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Toledo Blade photog quits after altering picture

Discussion in 'Journalism topics only' started by Mooninite, Apr 10, 2007.

  1. Mooninite

    Mooninite Member

    Toledo Blade photographer Allan Detrich calls it quits after one of his doctored photos makes it on the front page of "One of America's Great Newspapers"

    Here's the story from Editor and Publisher...

    And the photos themselves...
  2. slappy4428

    slappy4428 Active Member

    For starters, if Jack Lessenberry is the ombudsman, the Blade has deeper issues than legs behind a banner...
  3. ondeadline

    ondeadline Active Member

    I know altering photos is a no-no. But a firing here strikes me as a bit harsh.
  4. Mooninite

    Mooninite Member

    Actually he quit. Not sure if he was pushed or not. But its a slippery slope. If the reader knows this photo has been altered, won't they think maybe other photos were altered in the past also?
  5. jgmacg

    jgmacg Guest

    He resigned once the paper launched an investigation into the rest of his work. Substantively retouching your own work before you file is the photographic equivalent of plagiarism, so I'm not sure there were any options other than firing or resignation.
  6. Mystery_Meat

    Mystery_Meat Guest

    I wonder why you'd remove the legs in the first place. Would anyone's attention be focused there anyway? Low reward, high risk to me.

    A firing seems harsh, but reading between the lines makes me think there'll be more incidents found. He seemed too willing to "put that behind me," as he put it.
  7. Johnny Dangerously

    Johnny Dangerously Active Member

    The photographers I know obsess over shooting the perfect photo, and that includes composition (which often you have little control over unless it's a still life). Sometimes they worry too much for "flaws." It's life.

    Remember the photo of the man grieving over the death of his little boy, who was run over by a school bus? One of the people who was against using the photo cited a flaw in the photo, some unidentified clutter in the lower right corner, as I recall.

    We have clip files. They have portfolios. They enter contests, just like we do. And they do seek the perfect shot. Sometimes it can lead to something like this.
  8. fishwrapper

    fishwrapper Active Member

    I may differ here.
    But, papers these days must have a "zero tolerance policy" when it comes to credibility issues.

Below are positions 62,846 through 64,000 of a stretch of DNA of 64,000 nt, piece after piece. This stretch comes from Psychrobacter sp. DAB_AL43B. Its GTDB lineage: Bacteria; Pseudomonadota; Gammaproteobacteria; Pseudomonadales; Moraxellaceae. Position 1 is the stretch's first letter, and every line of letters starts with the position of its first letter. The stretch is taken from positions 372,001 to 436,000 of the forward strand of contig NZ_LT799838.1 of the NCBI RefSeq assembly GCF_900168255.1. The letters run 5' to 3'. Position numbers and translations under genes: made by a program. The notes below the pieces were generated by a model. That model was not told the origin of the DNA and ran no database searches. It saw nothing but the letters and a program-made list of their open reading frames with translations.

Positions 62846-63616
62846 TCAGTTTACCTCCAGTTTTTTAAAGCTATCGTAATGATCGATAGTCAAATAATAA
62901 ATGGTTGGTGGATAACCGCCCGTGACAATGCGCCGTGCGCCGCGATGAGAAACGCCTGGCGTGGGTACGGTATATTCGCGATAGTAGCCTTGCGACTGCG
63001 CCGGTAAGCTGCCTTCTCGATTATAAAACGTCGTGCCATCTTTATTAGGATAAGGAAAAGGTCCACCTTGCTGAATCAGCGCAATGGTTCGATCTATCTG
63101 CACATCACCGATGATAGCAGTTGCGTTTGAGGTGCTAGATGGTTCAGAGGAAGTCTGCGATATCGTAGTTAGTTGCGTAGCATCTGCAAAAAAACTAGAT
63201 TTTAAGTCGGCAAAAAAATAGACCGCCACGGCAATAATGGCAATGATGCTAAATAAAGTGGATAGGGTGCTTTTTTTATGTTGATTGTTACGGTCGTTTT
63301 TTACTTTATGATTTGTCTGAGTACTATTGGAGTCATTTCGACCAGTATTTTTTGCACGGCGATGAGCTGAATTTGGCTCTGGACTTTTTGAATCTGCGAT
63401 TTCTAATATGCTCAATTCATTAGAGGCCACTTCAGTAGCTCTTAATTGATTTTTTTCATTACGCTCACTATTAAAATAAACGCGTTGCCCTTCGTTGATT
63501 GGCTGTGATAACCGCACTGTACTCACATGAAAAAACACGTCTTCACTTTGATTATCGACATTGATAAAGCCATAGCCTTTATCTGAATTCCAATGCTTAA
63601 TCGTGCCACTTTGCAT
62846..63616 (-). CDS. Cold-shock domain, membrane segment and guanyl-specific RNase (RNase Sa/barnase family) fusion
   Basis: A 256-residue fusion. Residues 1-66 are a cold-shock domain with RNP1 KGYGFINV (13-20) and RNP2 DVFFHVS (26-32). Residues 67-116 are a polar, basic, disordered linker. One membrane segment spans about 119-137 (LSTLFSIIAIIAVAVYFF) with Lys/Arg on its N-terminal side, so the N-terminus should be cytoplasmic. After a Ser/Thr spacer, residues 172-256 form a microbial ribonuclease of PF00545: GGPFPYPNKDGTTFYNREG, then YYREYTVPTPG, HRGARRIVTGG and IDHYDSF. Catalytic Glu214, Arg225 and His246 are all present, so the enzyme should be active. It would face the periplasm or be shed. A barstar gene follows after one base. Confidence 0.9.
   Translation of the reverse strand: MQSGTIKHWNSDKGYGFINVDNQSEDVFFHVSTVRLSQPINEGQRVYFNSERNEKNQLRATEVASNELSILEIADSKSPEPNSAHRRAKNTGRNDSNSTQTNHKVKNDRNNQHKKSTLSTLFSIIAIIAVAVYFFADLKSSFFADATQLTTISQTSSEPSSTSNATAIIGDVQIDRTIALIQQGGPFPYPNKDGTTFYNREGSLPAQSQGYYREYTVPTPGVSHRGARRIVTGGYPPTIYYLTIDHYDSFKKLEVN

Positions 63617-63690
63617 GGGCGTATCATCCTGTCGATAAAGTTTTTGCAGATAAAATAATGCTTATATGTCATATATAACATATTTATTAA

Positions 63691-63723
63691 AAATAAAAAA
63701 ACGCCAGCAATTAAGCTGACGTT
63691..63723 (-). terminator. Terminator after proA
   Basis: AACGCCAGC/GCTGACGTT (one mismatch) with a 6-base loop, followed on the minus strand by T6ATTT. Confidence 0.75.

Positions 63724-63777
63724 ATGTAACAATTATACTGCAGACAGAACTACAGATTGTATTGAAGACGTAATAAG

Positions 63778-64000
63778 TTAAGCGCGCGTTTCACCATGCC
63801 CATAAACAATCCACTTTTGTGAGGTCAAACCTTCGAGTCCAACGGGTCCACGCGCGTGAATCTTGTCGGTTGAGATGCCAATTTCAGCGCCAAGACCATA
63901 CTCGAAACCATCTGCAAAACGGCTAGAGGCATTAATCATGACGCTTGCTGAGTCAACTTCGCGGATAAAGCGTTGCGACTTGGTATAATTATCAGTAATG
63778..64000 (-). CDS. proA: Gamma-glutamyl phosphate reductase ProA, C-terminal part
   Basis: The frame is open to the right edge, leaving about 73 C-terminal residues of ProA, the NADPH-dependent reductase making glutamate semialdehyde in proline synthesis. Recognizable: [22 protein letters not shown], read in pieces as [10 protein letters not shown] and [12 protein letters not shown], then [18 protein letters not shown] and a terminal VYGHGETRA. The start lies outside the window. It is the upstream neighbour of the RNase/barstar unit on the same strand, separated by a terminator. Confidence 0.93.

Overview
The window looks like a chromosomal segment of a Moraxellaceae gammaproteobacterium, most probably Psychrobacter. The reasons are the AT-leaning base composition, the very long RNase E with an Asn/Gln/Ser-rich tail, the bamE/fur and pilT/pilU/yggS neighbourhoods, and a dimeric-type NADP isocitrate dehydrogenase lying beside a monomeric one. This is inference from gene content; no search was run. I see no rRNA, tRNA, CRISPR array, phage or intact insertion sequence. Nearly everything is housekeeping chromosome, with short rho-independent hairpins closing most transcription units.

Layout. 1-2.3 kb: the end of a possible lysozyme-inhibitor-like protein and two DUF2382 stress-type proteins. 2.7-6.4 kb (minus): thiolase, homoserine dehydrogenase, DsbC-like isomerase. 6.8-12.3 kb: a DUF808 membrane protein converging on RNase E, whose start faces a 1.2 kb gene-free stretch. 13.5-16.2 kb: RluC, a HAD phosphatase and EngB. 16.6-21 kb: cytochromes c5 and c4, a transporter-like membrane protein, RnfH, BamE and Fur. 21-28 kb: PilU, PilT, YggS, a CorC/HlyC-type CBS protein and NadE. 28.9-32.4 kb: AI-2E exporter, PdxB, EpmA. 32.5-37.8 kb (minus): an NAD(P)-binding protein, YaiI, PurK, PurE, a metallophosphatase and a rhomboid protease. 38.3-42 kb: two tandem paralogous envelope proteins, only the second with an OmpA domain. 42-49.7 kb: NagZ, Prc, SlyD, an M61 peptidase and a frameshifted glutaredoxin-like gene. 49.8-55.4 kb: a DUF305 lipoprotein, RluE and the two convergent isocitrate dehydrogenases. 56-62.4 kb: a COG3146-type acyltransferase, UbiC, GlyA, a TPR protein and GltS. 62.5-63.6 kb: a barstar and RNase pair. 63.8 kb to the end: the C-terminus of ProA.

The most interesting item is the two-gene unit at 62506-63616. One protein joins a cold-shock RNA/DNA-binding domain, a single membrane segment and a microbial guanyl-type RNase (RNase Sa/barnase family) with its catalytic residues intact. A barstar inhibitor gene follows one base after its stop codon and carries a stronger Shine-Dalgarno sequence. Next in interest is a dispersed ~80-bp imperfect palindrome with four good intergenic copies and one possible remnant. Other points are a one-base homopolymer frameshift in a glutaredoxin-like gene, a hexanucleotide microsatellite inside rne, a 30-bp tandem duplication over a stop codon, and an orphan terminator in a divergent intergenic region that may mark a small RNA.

I/we would have had no choice but to "involuntarily separate" with the photographer. 10-20 years ago? It would have gone unnoticed. And if it didn't, would have registered.
  9. Mystery_Meat

    Mystery_Meat Guest

    Perhaps because I'm a suck photographer I won't ever really get it, but would the legs really be considered a flaw any more than the grass or the banners or anything else? Or maybe it's just their "gotta be perfect" mentality. I guess I'd never be comfortable enough shopping something out, knowing that there's a decent chance someone could see an anomaly in the area I did the fix (fence isn't perfectly rendered, dandelion splits in half randomly, something like that).
  10. 21

    21 Well-Known Member

    Just asking: Is there a big difference between editing out the legs, and 'cleaning up' inarticulate quotes (removing the ummms, slang, curses)?

    In either case you're altering something.
  11. Mystery_Meat

    Mystery_Meat Guest

    If you want to make the case, in the former you're cleaning up something that on its own would be hard to understand, while in the latter you're just fucking around with something that doesn't impact the shot at all.

    The analogy would be changing the gametime temperature in the boxscore from 69 to 67 because you don't like what 69 implies.
  12. jgmacg

    jgmacg Guest

    It's a matter of degree, I think, and I'm not sure there's a straight analogy.

    The equivalent of cleaning up a quote in photographic terms might be in how you choose to crop the photo to fit the space. Or in "burning" or "dodging" the hotspots or underexposed portions of a print. The difference in most circumstances for a newspaper photographer being that even those small things are done once the raw pictures are filed, untouched, and under the supervision of photo editor.

    Taking the legs out of this photo is more along the lines of purposely misquoting someone.

    "I'm...an alcoholic," said Smith.

    "I'm anything but an alcoholic," said Smith.
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